Figure 2: Laparotomy: the encapsulated mass (7x6x5 cm.) originating from the body and tail of the pancreas is detected.
Figure 3: The mass after dissection.
Figure 4: Gross appearence of the pancreatic mass after midline incision: both frankly necrotic and cystic areas were present.

Discussion

Incidence

The occurrence of pancreatic tumors in children is a rarity (<<0.5:10,000 surgical operations).

Pathology

Pancreatoblastoma or infantile adenocarcinoma is an unusual non-functional tumor of the pancreas; it is generally encapsulated, presents organoid pattern containing globular structures with elongate cells (squamoid corpuscles) and acinar or ductal cells or both4. It contains both epithelial and mesenchymal elements20. Horie has subclassified them into two groups: ventral type, occurring in the head, and dorsal type occurring in body and tail with relatively immature histology and poor prognosis7.

Ultrasound findings

This case demonstrates that it is possible to suspect pancreatic origins of a heterogeneous mass, predominantly located under the left lobe of the liver, detected by ultrasound in the 3rd trimester of pregnancy. Our case demonstrated some cystic and solid components.

Differential diagnosis

The differential diagnosis of fetal pancreatic tumor includes hamartoma, hemangioendothelioma, benign teratomas (mainly dermoid cysts), and lymphosarcomas20. There is as yet no information on how to differentiate these tumors.

The differential diagnosis of fetal cystic intra-abdominal includes ovarian cysts8-10, mesenteric and enteric cysts, urachal cysts, multicystic kidneys11-13 and hydrocolpos. Ovarian cysts appear predominantly fluid and are present only in female fetuses. Renal dysplasias appear in the renal fossa on both sides of the spine. Meconium peritonitis is characterized by multiple calcifications. The prenatal diagnosis of intrabdominal neoplasm is only presumptive and is limited to a few cases which have been described in the literature referring to nephroblastoma14,15 (more solid appearing and more lateral) or sacrococcygeal teratoma of the intra-abdominal type16-19 (lower in the abdomen). The significance of the high a-fetoprotein values is uncertain.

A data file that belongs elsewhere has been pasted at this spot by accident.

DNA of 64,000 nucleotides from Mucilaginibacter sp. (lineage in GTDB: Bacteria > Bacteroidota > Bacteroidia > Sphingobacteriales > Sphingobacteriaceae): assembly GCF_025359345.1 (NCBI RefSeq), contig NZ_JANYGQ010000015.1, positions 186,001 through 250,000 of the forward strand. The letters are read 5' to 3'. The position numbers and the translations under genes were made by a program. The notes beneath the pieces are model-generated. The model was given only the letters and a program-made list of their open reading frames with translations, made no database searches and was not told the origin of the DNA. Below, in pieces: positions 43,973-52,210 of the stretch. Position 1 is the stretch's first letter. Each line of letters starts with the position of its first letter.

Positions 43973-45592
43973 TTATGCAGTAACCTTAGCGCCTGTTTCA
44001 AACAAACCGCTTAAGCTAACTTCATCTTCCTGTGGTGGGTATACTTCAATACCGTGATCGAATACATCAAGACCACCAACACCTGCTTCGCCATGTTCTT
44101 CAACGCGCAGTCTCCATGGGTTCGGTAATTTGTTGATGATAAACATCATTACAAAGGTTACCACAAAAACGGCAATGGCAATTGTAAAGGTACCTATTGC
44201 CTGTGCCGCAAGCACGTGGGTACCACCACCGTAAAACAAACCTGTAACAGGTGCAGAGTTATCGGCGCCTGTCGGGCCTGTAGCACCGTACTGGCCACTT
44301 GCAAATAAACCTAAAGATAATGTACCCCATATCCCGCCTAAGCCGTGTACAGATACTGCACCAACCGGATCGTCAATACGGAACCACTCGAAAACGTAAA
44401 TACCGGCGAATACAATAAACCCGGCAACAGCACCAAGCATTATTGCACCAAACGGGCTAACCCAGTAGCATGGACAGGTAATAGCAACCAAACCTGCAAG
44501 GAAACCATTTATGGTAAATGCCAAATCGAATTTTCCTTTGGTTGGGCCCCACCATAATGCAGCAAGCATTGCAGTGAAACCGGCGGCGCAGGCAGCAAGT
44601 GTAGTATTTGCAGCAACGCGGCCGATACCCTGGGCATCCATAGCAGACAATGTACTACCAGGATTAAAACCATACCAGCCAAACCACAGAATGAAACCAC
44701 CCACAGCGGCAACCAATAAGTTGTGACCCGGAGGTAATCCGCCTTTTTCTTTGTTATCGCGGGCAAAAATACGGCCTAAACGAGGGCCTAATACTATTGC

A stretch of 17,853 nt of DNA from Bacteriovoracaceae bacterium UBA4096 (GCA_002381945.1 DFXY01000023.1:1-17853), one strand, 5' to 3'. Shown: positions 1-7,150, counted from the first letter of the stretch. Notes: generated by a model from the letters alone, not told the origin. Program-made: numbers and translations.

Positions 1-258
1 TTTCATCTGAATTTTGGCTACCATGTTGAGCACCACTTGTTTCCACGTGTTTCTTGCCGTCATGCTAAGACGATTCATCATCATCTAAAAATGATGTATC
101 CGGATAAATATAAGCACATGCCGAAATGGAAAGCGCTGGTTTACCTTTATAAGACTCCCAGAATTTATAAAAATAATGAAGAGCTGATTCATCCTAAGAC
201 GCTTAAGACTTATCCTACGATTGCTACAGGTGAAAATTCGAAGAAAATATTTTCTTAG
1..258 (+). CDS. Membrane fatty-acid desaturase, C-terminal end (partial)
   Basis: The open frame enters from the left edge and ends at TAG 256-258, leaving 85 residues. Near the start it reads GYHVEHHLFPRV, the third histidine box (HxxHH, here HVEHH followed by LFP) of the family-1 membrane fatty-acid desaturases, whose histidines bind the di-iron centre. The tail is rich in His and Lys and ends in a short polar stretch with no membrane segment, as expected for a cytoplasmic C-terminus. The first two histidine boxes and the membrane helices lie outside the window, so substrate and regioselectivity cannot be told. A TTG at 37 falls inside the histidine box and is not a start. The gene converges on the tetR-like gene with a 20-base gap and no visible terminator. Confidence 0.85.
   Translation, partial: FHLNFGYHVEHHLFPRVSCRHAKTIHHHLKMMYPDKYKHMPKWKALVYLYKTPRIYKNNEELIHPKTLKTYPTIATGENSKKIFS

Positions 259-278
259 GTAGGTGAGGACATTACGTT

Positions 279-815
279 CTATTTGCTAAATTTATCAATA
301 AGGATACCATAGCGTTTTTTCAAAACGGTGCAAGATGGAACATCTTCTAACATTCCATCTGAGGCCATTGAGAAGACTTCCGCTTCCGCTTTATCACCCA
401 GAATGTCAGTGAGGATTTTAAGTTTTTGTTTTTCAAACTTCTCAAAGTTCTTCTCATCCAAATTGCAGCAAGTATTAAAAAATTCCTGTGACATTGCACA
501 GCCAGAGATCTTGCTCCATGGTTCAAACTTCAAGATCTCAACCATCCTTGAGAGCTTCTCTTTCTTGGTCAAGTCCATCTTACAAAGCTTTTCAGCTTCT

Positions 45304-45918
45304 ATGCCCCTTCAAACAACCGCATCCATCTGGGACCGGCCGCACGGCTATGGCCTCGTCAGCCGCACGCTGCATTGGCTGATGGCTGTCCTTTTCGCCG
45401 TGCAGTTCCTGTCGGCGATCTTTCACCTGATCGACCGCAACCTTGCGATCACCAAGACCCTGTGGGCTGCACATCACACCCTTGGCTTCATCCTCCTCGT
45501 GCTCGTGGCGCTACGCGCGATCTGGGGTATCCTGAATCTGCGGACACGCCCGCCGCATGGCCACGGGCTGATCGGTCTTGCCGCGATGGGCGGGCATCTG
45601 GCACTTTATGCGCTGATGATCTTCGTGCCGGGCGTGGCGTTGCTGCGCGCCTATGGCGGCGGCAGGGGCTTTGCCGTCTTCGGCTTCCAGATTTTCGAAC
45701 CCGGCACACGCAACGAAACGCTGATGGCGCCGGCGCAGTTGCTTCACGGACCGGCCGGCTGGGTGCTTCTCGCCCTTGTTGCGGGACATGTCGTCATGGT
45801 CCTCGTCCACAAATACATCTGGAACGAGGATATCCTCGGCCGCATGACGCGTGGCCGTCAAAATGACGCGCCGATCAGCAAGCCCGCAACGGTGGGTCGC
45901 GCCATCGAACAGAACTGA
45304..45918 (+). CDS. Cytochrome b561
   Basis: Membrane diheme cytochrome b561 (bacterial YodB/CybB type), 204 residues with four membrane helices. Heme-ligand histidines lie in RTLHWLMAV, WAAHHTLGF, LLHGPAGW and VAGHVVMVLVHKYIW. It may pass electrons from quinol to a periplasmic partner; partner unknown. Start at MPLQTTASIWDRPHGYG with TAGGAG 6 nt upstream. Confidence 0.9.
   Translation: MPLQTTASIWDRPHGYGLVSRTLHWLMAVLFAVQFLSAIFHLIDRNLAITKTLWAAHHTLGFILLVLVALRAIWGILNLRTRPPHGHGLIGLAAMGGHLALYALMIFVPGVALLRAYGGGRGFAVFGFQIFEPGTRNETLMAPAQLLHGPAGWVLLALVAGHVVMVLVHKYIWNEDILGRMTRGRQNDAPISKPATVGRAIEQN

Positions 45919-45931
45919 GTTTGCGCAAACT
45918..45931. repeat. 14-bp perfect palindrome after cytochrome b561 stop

Associated anomalies

Pancreatoblastomas have been found in neonates with Beckwith-Wiedemann syndrome20 and associated findings of this syndrome should be sought (macroglossia, visceromegaly, omphalocele, polyhydramnios,..).

Prognosis

The overall prognosis of pancreatoblastoma depends on the site of origin, since excision of the mass in the body and tail is more complete and less aggressive than excision in the head.

These tumors tend to have a good prognosis, accounting only for 0.2% of deaths for malignancies in this age1 , although poor results and occasional distant metastases (lung, liver or lymph nodes5,6) have been reported. Some series have also reported a high surgical mortality21, that some tumors may not be amenable to surgical resection22 and that the tumor may require chemotherapy and even recur23. Considering the favorable prognosis after excision, this tumor should be differentiated from the usual adenocarcinoma of the pancreas that afflicts adults.

Management

Prenatal management: Since prenatal diagnosis of pancreatoblastoma has not been previously reported, we believe that no alteration of the prenatal care is suggested at this time. Polyhydramnios may occur if the neoplasm resides in the head of the pancreas and may contribute to the onset of premature labor; tocolytic agents are indicated in these patients, and amniotic fluid drainage may also be considered. Delivery is recommended in a tertiary care center, where neonates can receive adequate surgical care.